Rosemary Haefner, chief human resources officer at Chicago-based CareerBuilder®, advises, “A positive candidate experience is a competitive advantage in a job market where candidates have flexibility in their job selection.” She adds, “To remain competitive and create a candidate experience that attracts, secures and retains today’s top talent, you need to determine how your current hiring methods measure up to what candidates are looking for.” To ensure candidates have a good experience—and maybe even spread a positive word—a few steps can make the difference.

Tip #1: Take a Look at Your Website’s Career Portal

Regular evaluation and editing of your company’s career site can be the first step toward competitive hiring advantage; it starts the conversation and can be a window into your culture. According to CareerBuilder, 89 percent of job seekers say they look to the website for information. At the same time, nearly a quarter of companies report that their career site doesn’t accurately portray what it’s like to work for their organization, and only 45 percent of candidates say they can typically tell what it would be like to work for a company based on their career site.

Tip #2: Know How to Train Hiring Managers

Industry averages indicate that only two out of five hiring managers are coached by recruiters or talent acquisition specialists, and only two out of five companies prep their hiring managers specifically on the topic of candidate experience. CareerBuilder says this means only 16 percent of hiring managers overall receive training by specialists aimed at managing the candidate experience.

Tip #3: Eliminate Ghosting

CareerArc research found that 60 percent of candidates say “better communication throughout and after the applicant process” would make the most positive impact. CareerBuilder findings show that “…more than a third of employers (35 percent) say they don’t put time into doing this.” For larger companies, leveraging the communications and status update function available on some applicant tracking systems can be both efficient for the hiring team and effective in building good relationships.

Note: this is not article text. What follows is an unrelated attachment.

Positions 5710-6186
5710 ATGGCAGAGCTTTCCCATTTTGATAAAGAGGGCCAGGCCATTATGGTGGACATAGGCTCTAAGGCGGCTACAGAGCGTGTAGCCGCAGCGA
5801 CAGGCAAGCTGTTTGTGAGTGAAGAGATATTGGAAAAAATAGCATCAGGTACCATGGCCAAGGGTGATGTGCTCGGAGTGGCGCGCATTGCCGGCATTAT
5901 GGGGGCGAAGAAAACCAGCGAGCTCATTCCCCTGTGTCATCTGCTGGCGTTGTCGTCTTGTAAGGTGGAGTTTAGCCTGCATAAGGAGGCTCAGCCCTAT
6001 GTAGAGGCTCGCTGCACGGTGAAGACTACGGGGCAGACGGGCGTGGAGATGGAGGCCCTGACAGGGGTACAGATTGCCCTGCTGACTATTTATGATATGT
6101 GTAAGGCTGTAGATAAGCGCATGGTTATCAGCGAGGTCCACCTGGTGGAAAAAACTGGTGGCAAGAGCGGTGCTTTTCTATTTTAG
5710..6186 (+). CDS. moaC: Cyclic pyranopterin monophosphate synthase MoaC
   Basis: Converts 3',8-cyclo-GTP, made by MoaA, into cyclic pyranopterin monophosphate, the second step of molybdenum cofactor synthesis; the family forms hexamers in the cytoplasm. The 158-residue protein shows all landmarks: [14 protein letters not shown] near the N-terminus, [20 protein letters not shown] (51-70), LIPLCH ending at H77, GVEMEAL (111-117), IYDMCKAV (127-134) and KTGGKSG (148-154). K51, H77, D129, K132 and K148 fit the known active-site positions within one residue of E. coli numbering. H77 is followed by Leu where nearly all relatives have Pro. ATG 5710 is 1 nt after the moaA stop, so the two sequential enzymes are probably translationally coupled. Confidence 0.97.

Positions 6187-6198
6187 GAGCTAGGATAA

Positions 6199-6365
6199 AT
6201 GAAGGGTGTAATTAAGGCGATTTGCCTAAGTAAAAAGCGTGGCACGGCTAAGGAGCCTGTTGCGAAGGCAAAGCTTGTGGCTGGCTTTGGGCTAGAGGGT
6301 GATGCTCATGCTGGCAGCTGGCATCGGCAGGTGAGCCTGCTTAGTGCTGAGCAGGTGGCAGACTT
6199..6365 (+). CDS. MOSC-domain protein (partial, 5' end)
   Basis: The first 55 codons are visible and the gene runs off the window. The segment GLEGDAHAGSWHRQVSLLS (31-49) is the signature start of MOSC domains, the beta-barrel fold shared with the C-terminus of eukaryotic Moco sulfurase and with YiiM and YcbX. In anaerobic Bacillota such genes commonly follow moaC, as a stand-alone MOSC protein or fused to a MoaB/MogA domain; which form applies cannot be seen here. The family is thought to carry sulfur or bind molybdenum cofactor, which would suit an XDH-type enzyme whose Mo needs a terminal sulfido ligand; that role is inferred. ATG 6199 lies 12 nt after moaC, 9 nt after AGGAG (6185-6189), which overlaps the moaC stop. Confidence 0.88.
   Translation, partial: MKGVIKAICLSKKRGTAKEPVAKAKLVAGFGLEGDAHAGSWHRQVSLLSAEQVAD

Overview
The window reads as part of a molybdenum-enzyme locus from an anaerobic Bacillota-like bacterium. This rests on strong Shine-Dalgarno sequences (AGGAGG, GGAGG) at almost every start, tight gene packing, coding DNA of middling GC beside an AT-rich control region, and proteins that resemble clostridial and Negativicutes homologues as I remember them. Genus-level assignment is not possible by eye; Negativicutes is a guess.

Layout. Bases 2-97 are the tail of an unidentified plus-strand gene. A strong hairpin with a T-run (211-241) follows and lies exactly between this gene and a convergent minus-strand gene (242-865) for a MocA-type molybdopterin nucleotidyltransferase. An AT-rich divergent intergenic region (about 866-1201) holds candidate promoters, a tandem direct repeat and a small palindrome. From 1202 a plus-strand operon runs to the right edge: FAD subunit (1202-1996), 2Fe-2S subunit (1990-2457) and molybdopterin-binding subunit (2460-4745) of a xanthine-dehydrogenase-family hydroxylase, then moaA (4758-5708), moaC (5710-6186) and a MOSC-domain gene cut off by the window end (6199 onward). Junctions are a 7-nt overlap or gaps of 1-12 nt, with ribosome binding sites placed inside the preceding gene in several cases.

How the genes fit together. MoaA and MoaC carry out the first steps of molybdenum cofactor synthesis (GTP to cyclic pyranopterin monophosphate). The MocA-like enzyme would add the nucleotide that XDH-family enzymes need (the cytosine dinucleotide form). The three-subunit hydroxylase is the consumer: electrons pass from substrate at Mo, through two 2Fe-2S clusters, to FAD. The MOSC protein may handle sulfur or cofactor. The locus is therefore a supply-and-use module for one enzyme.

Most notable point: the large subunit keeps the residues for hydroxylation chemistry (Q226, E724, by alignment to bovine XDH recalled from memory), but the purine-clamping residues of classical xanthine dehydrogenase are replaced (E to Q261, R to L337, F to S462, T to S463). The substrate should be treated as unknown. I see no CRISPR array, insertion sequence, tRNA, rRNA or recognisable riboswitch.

Tip #4: Monitor Employee Review Websites and Social Media

Candidates’ online and social media habits can have a big impact on your company’s brand—particularly if they have been ghosted or had a bad experience during an interview. “Yet, 60 percent of employers don’t monitor their employer presence/brand on social media. Of those who do, 68 percent take steps to encourage positive reviews while 16 percent just react to negative information,” says CareerBuilder. Monitoring what current employees have to say about your company on sites such as Glassdoor or Comparably© is also key to how your company culture and salary ranges are perceived by job seekers.

Tip #5: Train Video Interviewers

Video interviews with candidates from miles away are cost-and time-effective, plus interviewing distant candidates can help add to the diversity of the workforce. But, as the Wall Street Journal warns, “[video interviewing] can reflect badly on the company if its interviewers aren’t comfortable using the gear.” When they fumble the interface it not only creates a bad impression, particularly with college students, but also, “…such stories spread like wildfire across campus…damaging the company’s reputation.”

Tip #6: Attract, Evaluate, and Inspire

A member of the Forbes Human Resources Council sums up: “We first need to attract candidates to consider our opportunity, then we have to evaluate their experience and skills to determine a fit. But then we need to inspire them, regardless of the fit. If you do this right, candidates will always remember the opportunity and talk very highly of your company. They will want to keep in touch and become your external sales/reviewers to attract more.” 

The views expressed by the author are not necessarily those of Fifth Third Bank, National Association and are solely the opinions of the author. This article is for informational purposes only. It does not constitute the rendering of legal, accounting, or other professional services by Fifth Third Bank or any of their subsidiaries or affiliates, and are provided without any warranty whatsoever. Deposit and credit products provided by Fifth Third Bank, National Association.